By CaSP Secretary and Social Media Manager April MacIntyre, Sam Anderson, and Kevin Lauterjung.
On November 10, 2018, several CaSP members attended the daylong Second Annual Science Policy Symposium held at the Rockefeller University in New York City. The symposium was organized by the Science and Education Policy Association (SEPA) and the National Science Policy Network (NSPN). Following are highlights from speakers and workshops we attended throughout the day.
Federal R&D Budget Basics, talk by Erin Heath (AAAS)
Ms. Heath began her talk by showing a helpful video on the federal research budget process. She said that, in general, science spending has been increasing. Appropriations committees, when deciding where money should be spent, generally consider constituents first, then party preference, then personal preference. Regular order of the budget process rarely happens (sometimes leading to a government shutdown!), and you can follow the budget process using the AAAS R&D dashboard. Scientists can engage in the budget process by signing up for AAAS policy alerts, visiting and interacting with congress members via social media, reading a book on the subject, applying for a fellowship, or running for office. Ms. Heath also recommended a resource for teachers called Science in the Classroom from AAAS.
Panel on Puerto Rico: Rebuilding a Sustainable and Resilient Puerto Rico Through Science
The next event was a panel on Puerto Rican science, both about its recovery after Hurricane Maria, and the steps taken to reinforce academic and island infrastructure.
Giovanna Guerrero works for Ciencia Puerto Rico, a group that, post-Hurricane Maria, built networks of scientists to address areas of need in Puerto Rico (PR), provided resource information on their website for donations for students and scientists, organized public health campaigns, and provided policy updates for grants and funding. Post-hurricane, Ciencia PR was able to organize aid for scientists for space and materials, lobbied for the natural disaster casualty count to be taken seriously and calculated accurately, and documented as tenacious and resilient Puerto Rican scientists turned hardship into research opportunities. Dr. Guerrero believes that in the future it will be important to diversity sources of energy in PR, with a focus on renewables, and that scientists need to become more actively involved in politics.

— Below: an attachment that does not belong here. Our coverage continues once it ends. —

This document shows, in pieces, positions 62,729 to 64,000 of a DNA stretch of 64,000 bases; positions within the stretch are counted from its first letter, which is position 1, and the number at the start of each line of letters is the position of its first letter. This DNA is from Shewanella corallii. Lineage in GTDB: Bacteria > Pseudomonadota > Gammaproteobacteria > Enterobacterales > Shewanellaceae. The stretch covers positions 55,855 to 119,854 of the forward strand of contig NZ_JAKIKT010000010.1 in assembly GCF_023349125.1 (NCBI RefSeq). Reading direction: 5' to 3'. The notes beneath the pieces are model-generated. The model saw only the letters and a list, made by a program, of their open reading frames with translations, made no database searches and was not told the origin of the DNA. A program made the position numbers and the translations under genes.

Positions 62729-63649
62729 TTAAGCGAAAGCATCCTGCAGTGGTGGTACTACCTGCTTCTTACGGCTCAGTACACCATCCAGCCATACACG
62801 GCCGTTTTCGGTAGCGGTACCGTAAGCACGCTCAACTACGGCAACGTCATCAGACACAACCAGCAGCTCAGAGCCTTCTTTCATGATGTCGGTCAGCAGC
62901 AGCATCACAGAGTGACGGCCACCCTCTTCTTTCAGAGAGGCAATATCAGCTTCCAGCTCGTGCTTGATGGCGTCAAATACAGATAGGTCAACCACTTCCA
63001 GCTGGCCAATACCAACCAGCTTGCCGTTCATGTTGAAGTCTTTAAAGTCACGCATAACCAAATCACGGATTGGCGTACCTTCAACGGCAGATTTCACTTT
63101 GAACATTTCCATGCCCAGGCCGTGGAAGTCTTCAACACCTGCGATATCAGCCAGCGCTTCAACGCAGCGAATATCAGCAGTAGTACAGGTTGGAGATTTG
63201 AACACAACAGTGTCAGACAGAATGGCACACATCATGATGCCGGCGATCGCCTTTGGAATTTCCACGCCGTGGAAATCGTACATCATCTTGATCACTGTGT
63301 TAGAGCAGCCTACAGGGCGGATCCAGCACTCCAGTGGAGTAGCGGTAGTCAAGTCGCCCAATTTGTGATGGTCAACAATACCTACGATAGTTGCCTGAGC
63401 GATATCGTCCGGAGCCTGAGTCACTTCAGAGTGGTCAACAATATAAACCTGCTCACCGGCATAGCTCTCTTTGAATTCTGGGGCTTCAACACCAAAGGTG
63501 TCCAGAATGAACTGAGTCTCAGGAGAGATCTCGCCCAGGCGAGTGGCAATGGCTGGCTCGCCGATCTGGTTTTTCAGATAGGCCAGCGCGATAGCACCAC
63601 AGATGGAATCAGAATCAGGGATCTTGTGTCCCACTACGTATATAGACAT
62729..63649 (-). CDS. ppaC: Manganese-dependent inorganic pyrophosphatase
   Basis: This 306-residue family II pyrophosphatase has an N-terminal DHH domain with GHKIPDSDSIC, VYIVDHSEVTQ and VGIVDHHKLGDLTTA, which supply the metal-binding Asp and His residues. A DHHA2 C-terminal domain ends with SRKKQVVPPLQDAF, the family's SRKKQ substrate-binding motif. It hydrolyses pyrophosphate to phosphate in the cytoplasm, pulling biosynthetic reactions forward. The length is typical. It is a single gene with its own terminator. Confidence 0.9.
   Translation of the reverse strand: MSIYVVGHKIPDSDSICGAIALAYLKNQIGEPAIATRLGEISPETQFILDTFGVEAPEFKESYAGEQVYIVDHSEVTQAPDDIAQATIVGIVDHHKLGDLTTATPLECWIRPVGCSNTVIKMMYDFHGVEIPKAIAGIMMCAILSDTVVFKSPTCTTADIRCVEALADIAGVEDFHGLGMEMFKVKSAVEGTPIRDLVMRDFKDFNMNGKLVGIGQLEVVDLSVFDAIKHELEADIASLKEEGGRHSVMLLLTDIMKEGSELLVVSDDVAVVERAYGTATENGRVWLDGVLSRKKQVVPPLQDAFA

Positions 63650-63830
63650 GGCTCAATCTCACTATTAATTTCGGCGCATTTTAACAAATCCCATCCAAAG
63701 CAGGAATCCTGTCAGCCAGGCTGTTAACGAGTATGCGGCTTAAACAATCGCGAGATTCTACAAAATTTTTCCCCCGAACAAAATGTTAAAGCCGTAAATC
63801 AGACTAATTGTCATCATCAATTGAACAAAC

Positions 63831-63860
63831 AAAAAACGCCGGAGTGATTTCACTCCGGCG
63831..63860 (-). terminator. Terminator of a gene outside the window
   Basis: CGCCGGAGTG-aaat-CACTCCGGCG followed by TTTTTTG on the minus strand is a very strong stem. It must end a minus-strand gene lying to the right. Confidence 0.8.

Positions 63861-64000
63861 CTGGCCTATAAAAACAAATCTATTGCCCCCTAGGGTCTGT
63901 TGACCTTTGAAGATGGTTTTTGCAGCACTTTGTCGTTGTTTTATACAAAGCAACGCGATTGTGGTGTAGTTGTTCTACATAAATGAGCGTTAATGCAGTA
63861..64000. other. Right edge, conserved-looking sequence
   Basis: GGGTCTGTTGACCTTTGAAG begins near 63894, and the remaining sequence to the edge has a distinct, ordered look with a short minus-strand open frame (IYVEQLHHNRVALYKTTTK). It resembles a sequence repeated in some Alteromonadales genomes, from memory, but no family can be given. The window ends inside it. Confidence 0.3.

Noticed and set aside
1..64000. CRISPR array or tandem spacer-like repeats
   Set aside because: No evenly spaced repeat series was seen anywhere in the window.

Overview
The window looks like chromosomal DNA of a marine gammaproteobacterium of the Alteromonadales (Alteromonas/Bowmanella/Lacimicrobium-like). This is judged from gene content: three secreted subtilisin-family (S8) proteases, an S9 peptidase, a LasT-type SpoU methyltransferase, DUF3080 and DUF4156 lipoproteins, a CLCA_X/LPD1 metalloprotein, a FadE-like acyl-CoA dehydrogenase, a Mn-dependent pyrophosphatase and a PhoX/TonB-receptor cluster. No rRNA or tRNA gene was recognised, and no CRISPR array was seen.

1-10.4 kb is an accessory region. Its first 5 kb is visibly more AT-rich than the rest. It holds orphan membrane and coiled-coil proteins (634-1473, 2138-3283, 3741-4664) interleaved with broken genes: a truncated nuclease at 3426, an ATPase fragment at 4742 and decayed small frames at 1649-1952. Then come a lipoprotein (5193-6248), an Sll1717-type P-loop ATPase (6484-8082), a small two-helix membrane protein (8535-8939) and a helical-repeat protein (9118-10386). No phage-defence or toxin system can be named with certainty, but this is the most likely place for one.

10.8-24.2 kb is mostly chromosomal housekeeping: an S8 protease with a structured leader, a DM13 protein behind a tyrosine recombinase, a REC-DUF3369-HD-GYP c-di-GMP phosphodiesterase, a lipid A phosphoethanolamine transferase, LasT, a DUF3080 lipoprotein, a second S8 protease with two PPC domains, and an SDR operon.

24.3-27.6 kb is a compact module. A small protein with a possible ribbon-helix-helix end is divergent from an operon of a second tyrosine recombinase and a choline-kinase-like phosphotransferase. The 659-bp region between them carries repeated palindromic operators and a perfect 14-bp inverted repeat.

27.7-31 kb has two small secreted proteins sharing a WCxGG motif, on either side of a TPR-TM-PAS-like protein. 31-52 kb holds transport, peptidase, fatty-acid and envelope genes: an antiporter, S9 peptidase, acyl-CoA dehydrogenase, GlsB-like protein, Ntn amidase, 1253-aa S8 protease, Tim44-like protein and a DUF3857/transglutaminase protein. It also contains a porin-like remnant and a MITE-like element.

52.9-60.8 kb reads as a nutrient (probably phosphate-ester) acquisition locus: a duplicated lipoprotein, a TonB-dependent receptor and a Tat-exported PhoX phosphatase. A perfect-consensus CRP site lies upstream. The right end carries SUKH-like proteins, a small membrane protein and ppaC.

Juan Ramírez Lugo, from the University of PR and the AAAS Caribbean Division, spoke about the role of scientific societies and networks in disaster relief efforts. He painted a dark picture of the destruction Hurricane Maria left behind (the cost of the damage was a third of PR’s GDP, far higher than Texas and Florida at 5.2 and 6.3%), but continued with a more positive story about the hurricane relief grants program. This program provided funds to graduate students who were within a year of completion of the program and intent on a teaching/research career in the Caribbean. The grants also helped established scientists with restocking, repairing, rehabilitation, and temporary relocation to continue projects outside of the Caribbean. Dr. Ramírez said that next step is for scientists to speak out and educate, and that if we don’t take action now, we will settle for less later.
Frances Colón, a PR native and former adviser for the US Department of State, discussed her role in San Juan’s designation as a Resilient City through the Rockefeller Foundation. This program aims to ready San Juan for future climate change challenges. Dr. Colón also discussed the PR big ideas challenge, which helped establish a seed bank in the mountains for agricultural recovery after natural disasters. Dr. Colón stressed that the best way to prepare for the future is to apply for funds from public foundations, elect good people, and put pressure on the political powers that be.
Science Advocacy 101 by Melissa Varga and Hannah Silverfine from the Union of Concerned Scientists (UCS)
While much of the symposium focused on important issues and how scientists should get involved civically, the UCS workshop started from the position of, “Ok, I’m convinced. I want to get involved. What’s the best way to do that?” UCS representatives Melissa and Hannah took up this call, helping us discern which factors to consider to maximize our efforts. For example, much of the workshop focused on identifying and qualifying the stakeholders around an issue, establishing concrete and quantifiable goals to execute, and creating assessments of effectiveness.